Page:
Headline Dec 04, 2014/



PROFESSIONAL RESEARCH will show, that everyday in Pakistan, over 160 kidnappings get planned for ransom. 

26 of these make it to the execution stage. 9 succeed one way or the other. And 4 out of these get transacted for ransom.

In India, the figure is much more, by many, many percentage points. And I can go on and on.

The son of the former Prime Minister of Pakistan remains untraced and untracked. Similarly, the son of the  assassinated governor of Pakistan's Punjab province, fares no better.  

WHAT TO DO when a close one is kidnapped.

Just over two years ago,  -when British and American special forces freed four aid workers in Afghanistan, it was celebrated as an act of heroism. But such intervention is rare.

Almost all kidnapping is business and cases are dealt with in business-like manner- using what are known as risk-management firms.

Usually run by former special forces,  intelligence analysts and lawyers, these firms have a good record of bringing kidnap victims home safely if expensively.

Only the rich or the insured can afford rates, which start at  $3,000 per day.

When Judith Tebbutt, a British social worker was snatched in Kenya, one such firm negotiated her ransom, delivered by airplane, Mrs Tebbutt was released shortly afterwards.

When a risk-management is called in, its first step is usually to form a  ''crisis management team''  of family members and colleagues who can look after the victim's interests.

The firm will establish contact with the kidnappers, often through a trusted local. Next it negotiates the ransom   -a delicate business: too high an offer may signal weakness, driving up the price; too low and the gang may hurt the victim to show that it is determined to extort more.

To arrive at an agreed price, which is usually a fraction of the gang's opening bid, can take months, according to  Terra Firma Risk Management, which has  330 cases to its record.

On land the ransom is often delivered by car, with the trusted local following instructions found in a series of dead-letter boxes. Iraqi kidnappers will ask for cash to be dropped at a desert location, detailed at the last moment by mobile phone.

At sea, ransom drops can be made by parachute from an aircraft, by small boat, or through informal money-transfer systems.

Not everyone is willing to pay. When Khalil Dale, a British aid worker was kidnapped in Pakistan, his employer, the International Committee of the Red Cross, refused to offer ransom to the kidnappers who were suspected to be Taliban militants.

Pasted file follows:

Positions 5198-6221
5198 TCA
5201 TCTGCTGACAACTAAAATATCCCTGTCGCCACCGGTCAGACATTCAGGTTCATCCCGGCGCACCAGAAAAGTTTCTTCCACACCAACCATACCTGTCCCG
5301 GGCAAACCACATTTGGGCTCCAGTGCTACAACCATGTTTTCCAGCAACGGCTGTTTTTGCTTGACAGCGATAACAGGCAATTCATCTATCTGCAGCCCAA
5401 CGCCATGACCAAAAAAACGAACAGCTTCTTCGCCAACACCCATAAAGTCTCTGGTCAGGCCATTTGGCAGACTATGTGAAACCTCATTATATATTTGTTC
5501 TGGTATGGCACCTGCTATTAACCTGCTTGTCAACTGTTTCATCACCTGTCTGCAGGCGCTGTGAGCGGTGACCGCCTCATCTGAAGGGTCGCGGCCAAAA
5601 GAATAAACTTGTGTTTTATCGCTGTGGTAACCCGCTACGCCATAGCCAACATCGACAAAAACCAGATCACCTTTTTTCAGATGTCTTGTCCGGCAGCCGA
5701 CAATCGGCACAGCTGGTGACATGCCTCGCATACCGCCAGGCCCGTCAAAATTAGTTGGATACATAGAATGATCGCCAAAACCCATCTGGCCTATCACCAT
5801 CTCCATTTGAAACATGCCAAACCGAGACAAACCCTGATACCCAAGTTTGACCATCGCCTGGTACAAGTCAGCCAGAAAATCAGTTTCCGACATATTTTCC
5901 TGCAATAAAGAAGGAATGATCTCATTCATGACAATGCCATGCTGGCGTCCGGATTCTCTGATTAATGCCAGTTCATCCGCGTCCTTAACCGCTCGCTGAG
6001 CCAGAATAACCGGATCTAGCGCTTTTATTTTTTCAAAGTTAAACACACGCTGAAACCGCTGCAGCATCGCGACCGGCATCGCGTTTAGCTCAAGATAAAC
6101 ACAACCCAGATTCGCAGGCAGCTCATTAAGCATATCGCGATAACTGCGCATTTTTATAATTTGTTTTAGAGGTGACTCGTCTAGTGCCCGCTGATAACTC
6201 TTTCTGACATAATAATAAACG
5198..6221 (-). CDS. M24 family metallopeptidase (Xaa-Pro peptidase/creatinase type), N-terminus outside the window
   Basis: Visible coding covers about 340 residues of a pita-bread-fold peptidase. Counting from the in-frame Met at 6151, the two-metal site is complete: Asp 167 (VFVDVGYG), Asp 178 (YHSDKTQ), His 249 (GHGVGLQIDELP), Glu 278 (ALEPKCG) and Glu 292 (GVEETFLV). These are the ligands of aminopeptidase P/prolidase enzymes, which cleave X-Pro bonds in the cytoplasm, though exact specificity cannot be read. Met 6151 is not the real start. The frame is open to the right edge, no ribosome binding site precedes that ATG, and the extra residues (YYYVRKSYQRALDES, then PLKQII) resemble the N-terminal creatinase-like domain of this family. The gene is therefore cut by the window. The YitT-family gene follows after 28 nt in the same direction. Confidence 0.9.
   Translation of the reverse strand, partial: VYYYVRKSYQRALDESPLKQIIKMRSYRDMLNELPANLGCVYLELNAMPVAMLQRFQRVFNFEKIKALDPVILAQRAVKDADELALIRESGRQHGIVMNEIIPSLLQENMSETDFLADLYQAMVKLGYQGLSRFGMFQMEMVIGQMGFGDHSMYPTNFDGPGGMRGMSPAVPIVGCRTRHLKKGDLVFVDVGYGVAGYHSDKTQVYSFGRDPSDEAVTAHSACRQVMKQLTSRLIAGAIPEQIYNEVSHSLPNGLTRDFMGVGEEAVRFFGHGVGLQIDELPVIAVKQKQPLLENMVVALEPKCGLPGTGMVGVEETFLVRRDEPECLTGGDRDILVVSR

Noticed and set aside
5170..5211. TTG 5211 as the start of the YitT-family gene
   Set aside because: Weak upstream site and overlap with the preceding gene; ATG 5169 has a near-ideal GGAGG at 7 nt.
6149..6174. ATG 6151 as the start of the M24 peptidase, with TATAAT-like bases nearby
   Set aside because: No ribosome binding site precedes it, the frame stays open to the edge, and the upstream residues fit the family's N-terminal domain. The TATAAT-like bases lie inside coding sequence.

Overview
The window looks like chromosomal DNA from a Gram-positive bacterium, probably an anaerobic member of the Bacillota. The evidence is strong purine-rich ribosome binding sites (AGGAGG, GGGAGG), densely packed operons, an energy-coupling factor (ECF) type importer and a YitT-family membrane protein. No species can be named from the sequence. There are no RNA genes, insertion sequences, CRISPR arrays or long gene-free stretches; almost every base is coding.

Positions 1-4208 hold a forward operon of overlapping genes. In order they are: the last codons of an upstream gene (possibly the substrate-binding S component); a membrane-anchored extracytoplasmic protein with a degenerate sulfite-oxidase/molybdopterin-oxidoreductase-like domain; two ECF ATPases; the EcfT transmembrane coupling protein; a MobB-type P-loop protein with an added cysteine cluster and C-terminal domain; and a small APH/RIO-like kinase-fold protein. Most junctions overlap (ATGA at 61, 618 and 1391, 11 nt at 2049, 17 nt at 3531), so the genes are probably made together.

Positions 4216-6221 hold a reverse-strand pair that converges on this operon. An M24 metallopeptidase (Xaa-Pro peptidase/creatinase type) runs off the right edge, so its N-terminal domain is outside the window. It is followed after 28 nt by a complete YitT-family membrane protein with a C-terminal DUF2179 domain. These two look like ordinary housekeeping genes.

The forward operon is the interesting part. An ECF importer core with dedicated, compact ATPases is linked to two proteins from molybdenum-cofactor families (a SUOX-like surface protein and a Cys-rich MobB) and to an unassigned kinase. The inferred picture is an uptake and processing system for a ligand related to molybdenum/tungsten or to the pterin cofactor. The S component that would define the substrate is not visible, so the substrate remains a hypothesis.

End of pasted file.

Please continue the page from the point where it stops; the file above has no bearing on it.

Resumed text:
Like most NGOs, the Red Cross believes, that payment might set a precedent, endangering workers worldwide.

A little later, Mr Dales body was found in an orchard close to his home in Quetta.

Governments also frown on the payment of ransoms, claiming it fuels global crime. Others add that banning ransom payments brings more attention to the root causes of the kidnap problem, particularly in Somalia. 

Richard Fenning, head of Control Risks, which has 34 offices from Berlin to Bogota, counters that bans are morally indefensible.

When governments cannot protect aid workers, journalists and businesspeople. stopping their friends and loved ones from acting infringes on their liberty.

Risk-management firms profit from the kidnappers   -some are said to charge a percentage of the ransom-.

Still today's hostages  -an estimated 3,000 worldwide-  probably welcome their role, even if it puts others at risk tomorrow.

For sometime now, say, over a few years-  I too have been thinking somewhat along these lines, of starting a *** kidnapping business***. 

Now, the security agencies of Pakistan shouldn't get unduly alarmed. Nor should you:

Well, I have been thinking about kidnapping some bright students, and to hold them to some content contribution. One great way, maybe the only way, of building Sam Daily Times : the ''Voice of the Voiceless''.

Come on  *you all*. Don't force my hand!?

AND I doubt,  if anybody could ever beat that thinking or strategy. Good, old, Christopher!

With respectful dedications to all the people of the world. See Ya all on !WOW! -the World students Society Computers-Internet-Wireless:

''' Students Protection '''

'''Good Night and God Bless

SAM Daily Times - the Voice of the Voiceless


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